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The Road Less Traveled

Licensing Our Hanoverian Stallion Based on a Performance Career


ow, perhaps more than ever, the decision to breed and bring another horse into the world must be made with great care. A horse is a unique domestic

animal in that it typically has more than one owner in its lifetime, and in the case of Warmbloods, they are primarily purchased for sport. In times of economic hardship, leisure activities like horseback riding are hit hard. Producing an attractive riding horse should be a primary motivation for today’s breeder, ensuring the progeny will have a future home. Achieving this goal is greatly increased by selecting a stallion that, in addition to having traits that will improve on the physical characteristics of the breeder’s mare, has proven that he passes on exceptional temperament and rideability. As Sharon Garner states in her article “Responsible Breeding Selection Tips” in The American Hanoverian magazine, Summer 2010, “If a breeder is not doing their utmost to breed a quality riding horse, there is ultimately ‘nothing to sell for sport.’” Fortunately, much of the guesswork in the stallion

selection process is removed by the breed societies; they ultimately decide if the candidate meets their criteria to have off spring awarded the breed name. This includes standards that must be met under saddle. The Hanoverian breed is renowned for having one of the most rigorous stallion licensing systems. These highly selective standards were established in the Hannover breeding area of Germany in 1735 and have been adhered to by the governing society, the Hannoveraner Verband, and followed by their daughter organizations, including the American Hanoverian Society (AHS).

Overview of the Licensing Process A stallion under consideration for Hanoverian licensing

goes through a physical inspection before a commission comprised of judges from both the United States and Germany. The stallions that pass then undergo a post- licensing veterinary examination. To obtain lifetime Hanoverian breeding approval the horse must either pass an AHS- and German Verband-approved Stallion Performance Test or qualify with scores in competition. The fi rst step, the Stallion Inspection, is conducted at a minimum of three years

32 September/October 2012 By Jill Giese

of age and includes: a veterinary inspection following a strict protocol; conformation assessment; and evaluation of gaits, presence and masculinity. Stallions aged three to six are free jumped and must also be presented under saddle for an evaluation of their basic gaits and rideability. Older horses that have met the requirements in sport may be asked to free jump, or be presented over a course of fences, or, in the case of dressage performers, presented under saddle. To pass the inspection, a Hanoverian-registered stallion must receive an overall score of seven with no subscore lower than fi ve. As part of the approval process, all stallions are required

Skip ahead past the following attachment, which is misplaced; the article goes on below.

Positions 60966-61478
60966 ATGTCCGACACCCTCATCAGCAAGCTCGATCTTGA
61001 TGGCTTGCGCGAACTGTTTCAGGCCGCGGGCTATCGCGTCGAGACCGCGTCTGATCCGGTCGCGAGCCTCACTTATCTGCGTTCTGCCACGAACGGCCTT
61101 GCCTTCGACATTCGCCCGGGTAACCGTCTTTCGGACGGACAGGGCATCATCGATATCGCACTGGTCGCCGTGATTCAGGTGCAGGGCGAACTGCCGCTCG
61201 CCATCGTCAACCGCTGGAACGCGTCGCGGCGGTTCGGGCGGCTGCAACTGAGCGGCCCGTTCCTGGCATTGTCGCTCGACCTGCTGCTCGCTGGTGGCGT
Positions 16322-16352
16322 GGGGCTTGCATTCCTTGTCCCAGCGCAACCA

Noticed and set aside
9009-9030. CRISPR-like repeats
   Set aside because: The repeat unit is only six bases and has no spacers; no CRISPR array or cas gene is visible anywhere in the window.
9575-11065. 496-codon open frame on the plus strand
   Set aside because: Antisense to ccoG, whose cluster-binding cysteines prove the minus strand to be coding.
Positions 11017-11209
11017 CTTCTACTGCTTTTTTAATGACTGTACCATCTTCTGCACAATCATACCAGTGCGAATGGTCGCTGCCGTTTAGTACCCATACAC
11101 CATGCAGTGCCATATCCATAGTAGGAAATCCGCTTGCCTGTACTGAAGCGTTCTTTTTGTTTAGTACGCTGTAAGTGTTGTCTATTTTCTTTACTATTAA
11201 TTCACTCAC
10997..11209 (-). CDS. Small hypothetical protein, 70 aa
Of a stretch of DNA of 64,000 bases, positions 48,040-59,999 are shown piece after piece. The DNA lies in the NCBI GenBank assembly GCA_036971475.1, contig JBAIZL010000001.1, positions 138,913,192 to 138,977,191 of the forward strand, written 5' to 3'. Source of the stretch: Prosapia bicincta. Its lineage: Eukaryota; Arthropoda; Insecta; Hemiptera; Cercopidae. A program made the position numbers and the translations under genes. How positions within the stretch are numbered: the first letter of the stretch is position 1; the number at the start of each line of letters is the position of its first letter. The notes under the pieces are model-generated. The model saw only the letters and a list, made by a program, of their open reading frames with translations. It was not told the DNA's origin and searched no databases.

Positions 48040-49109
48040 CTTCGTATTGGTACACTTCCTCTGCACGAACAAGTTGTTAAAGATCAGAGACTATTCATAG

to satisfactorily complete a comprehensive x-ray protocol jointly agreed by the AHS and Hanoverian Verband. In the United States and Canada, the radiographs are read by an AHS selected panel of three veterinarians from the world renowned Rood and Riddle Equine Hospital in Lexington, Kentucky. This procedure helps safeguard that undesirable inherited traits, such as OCD, are not passed on to Hanoverian progeny. The next step is where stallion owners can choose the

path to fi nal approval. The most common route to complete the licensing procedure is the Performance Test. Within two years of successfully passing the Stallion Inspection, the stallion must attend an approved test facility where he is evaluated in dressage, show jumping and cross- country jumping. The Performance Test is known as the 70-Day Stallion Test during which the stallion is trained and evaluated by a selected and approved team, culminating in a three-day fi nal that includes evaluation and scoring by guest judges and riders. Since 2010, the AHS and German Verband have recognized the stallion testing conducted by Silver Creek Farm in Broken Arrow, Oklahoma. Manager Barbara Sikkink advises that in 2012 the fee for the testing will be $8,500, with additional costs for transportation from the stallion’s home base to Oklahoma. The alternate choice for stallion owners is licensing based

on Competition Performance. The licensing prospect must attain required scores or placings at specifi ed levels in the disciplines of dressage, jumping or eventing. At fi rst review, this may seem a less expensive route. However, as Barbara

At top: The young Dreammaster.

Courtesy Jill Giese

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